Syfy Insider Exclusive

Create a free profile to get unlimited access to exclusive videos, sweepstakes, and more!

Sign Up For Free to View
SYFY WIRE Bad Astronomy

The Earth peeks out from behind the lunar far side

By Phil Plait

One of my favorite kinds of photos is one where we see something familiar in an unfamiliar way. Perhaps it's from an unusual angle, or the lighting is odd, or the colors distorted in such a way that it takes you a moment to wrap your brain around what you're seeing.

It's one reason I love optical illusions so much, but it also sometimes applies to astronomical imagery as well. It doesn't happen often, mostly because we don't get a chance to see, say, the other side of a distant nebula or galaxy. They're too far to actually visit.

But some things in space are close enough to visit, and we in fact do go there… and beyond. And when we do, the view we get is remarkable not just for its beauty, but for its vantage.

The far side of the Moon and the Earth seen together from the Chinese lunar satellite Longjiang-2. Credit: CNSA / Dwingeloo

That lovely photograph was taken on February 3, 2019, by the Chinese Longjiang-2 satellite, which is orbiting the Moon. It's a small photo, just 640x480 pixels, but what it shows belies its size; that is the Earth and Moon in one shot, a single image framing all of humanity.

Doesn't the Moon look strange? That's because you're seeing the far side — in fact, the geometry dictates the only way to see the Earth and Moon together in one shot from lunar orbit is if you are over the far side at the time.

But that's the side forever pointing away from Earth, so we cannot see it from the ground, or even low Earth orbit. To see this terrain you have to go to the Moon and then a bit past it; this view is a gift of the space age.

Unlike the near side, the far side has far fewer dark plains (called maria), possibly because the crust is thicker on that side. There is one visible in this photo; Mare Moscoviense, a lava-filled plain some 280 kilometers across. The crater with the extensive ray system is Jackson, which is about 70 km wide (the rays are plumes of material blown out by the impact). Now, I can identify features in this image all day long, but it won't remove the feeling that you're seeing an alien world.

Because you are.

And I love the Earth there, peeking out in its polychromatic hues. Look how small it is! In fact, measuring the relative size of the Earth and Moon, knowing their actual sizes, and the Moon's distance from Earth at the time, I can estimate how far Longjiang-2 was from the Moon when it took this shot! I get very roughly 8,800 km, which would put the satellite very near the apex of its 200 x 9,000 km orbit around the Moon when this photo was taken*.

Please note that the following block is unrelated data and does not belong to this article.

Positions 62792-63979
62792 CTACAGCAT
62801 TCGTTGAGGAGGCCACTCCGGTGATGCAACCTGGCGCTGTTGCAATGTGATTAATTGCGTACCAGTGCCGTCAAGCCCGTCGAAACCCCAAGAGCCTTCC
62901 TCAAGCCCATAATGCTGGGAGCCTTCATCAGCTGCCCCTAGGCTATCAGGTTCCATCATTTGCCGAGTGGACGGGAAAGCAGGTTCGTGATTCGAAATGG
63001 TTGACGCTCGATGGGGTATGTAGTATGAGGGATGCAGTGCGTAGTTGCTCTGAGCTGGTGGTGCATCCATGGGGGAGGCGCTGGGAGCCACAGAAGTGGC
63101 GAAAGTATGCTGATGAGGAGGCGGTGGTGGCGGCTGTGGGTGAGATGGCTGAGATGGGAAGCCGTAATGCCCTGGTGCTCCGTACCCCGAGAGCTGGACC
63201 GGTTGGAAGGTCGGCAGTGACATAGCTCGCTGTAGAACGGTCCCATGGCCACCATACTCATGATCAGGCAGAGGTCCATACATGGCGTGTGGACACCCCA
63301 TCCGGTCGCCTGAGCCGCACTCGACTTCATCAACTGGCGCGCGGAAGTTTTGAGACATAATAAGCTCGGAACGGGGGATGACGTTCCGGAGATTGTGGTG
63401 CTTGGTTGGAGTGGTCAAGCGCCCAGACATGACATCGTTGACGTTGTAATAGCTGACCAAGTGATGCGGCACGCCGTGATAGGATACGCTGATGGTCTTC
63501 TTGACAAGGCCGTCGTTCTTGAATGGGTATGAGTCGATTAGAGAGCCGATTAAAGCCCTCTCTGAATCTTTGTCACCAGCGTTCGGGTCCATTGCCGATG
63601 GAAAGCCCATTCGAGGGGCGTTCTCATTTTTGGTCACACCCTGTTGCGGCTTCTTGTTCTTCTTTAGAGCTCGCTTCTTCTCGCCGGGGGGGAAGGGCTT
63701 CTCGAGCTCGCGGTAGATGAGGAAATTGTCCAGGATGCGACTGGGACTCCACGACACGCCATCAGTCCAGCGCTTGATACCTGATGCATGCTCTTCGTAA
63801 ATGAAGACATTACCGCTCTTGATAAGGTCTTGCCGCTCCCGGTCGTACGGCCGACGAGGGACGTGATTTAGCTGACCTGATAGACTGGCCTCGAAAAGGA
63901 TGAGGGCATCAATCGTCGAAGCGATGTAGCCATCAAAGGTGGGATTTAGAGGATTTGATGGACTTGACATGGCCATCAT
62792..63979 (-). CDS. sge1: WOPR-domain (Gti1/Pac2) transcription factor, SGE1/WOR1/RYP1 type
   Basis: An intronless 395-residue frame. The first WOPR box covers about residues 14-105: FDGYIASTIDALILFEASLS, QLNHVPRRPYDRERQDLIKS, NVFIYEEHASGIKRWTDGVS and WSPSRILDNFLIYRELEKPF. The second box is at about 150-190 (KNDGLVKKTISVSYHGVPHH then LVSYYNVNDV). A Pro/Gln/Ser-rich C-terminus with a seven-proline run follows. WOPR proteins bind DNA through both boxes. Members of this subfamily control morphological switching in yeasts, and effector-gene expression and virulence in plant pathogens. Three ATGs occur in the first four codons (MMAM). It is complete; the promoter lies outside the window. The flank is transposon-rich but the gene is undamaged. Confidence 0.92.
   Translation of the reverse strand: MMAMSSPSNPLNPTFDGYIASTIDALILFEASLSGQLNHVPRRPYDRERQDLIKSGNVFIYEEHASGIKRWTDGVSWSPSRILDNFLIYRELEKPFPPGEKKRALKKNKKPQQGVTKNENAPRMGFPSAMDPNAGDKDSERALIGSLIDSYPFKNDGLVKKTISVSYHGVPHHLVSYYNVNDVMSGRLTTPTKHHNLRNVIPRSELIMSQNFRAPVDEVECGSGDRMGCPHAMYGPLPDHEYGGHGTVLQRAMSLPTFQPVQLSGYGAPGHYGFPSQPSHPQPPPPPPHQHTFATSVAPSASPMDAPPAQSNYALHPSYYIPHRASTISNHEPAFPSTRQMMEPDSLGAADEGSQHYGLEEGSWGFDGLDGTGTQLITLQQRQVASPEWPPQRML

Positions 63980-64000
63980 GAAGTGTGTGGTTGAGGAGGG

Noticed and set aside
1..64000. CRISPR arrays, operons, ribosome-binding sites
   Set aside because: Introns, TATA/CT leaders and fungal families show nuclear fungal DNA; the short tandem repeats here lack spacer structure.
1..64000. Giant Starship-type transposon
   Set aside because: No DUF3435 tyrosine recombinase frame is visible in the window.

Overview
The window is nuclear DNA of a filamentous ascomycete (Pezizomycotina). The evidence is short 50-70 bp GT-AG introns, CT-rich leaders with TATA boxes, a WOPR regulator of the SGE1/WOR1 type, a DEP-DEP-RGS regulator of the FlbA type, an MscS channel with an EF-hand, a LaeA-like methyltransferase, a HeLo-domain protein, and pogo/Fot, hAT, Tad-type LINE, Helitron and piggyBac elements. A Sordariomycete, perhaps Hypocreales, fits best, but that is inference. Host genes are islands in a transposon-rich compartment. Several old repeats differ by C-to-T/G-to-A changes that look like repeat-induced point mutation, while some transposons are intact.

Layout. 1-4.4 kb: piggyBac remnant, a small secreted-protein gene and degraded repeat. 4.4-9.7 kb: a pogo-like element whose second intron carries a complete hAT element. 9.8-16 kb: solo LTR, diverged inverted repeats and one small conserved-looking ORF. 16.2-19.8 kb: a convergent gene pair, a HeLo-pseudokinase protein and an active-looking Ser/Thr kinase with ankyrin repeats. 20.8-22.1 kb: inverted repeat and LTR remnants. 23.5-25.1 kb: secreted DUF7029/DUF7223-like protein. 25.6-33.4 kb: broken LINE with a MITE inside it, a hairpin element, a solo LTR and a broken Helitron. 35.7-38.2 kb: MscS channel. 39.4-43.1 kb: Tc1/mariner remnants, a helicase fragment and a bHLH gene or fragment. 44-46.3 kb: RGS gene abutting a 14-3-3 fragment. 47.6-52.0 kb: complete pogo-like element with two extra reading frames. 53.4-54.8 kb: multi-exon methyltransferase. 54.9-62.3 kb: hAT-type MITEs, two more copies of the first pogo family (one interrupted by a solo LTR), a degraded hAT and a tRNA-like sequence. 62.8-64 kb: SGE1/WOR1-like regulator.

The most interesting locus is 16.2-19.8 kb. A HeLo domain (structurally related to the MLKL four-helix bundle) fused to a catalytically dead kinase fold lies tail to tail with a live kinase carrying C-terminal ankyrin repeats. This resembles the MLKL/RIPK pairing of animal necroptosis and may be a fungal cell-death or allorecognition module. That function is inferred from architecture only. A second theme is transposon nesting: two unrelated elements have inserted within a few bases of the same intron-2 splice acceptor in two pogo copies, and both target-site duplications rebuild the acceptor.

Science! And in this case, Math!

There's even a time-lapse of sorts showing the Moon moving past the Earth due to the satellite's motion:

So what is Longjian-2 doing way out there? Well get this. In Early January the Chinese Moon lander and rover Chang'e 4 and Yutu 2 soft-landed on the Moon's far side. Since they were on the other side of the Moon, direct communication wasn't possible. So, in May 2018 the Chinese space agency launched a relay satellite called Queqiao ("Magpie Bridge") into lunar orbit, so that it could listen for the lander and rover and relay their signals back to Earth. Along with it they launched two microsatellites called Longjiang-1 and -2 ("Dragon River 1 and 2"). A malfunction left Longjiang-1 stuck orbiting the Earth, but Longjiang-2 made it to the Moon.

It's an astronomical satellite, observing the sky at low radio frequencies (1 – 30 MHz), using the Moon itself to block our radio-noisy Earth. Also on board, though, are two small cameras, one developed in Saudi Arabia and another by Chinese students. You can read more about this at The Planetary Society.

By the way, the bitrate that far from Earth, and with such a low signal strength, is so low that it took 20 minutes to download this small 16k image from the Moon! It was received at the Dwingeloo radio observatory in the Netherlands (that page has more of the story, and more images, too).

So this was a multinational effort, as befits an otherworldly view of a familiar place.

More images from the camera are online, too, as you can see not all are framed as well. It's not easy aiming such a camera, especially when you have to know all the orbital mechanics to know where it's pointing and what it will see when. This is exactly rocket science.

With more countries jumping into lunar exploration, I wonder how long it will be before we get used to photos like this. My hope is never.

*I leave the math for enthusiastic readers, but beware measuring the sizes of the Earth and Moon interjects pretty big uncertainties into the equation. The Moon was about 410,000 km from Earth at the time, too.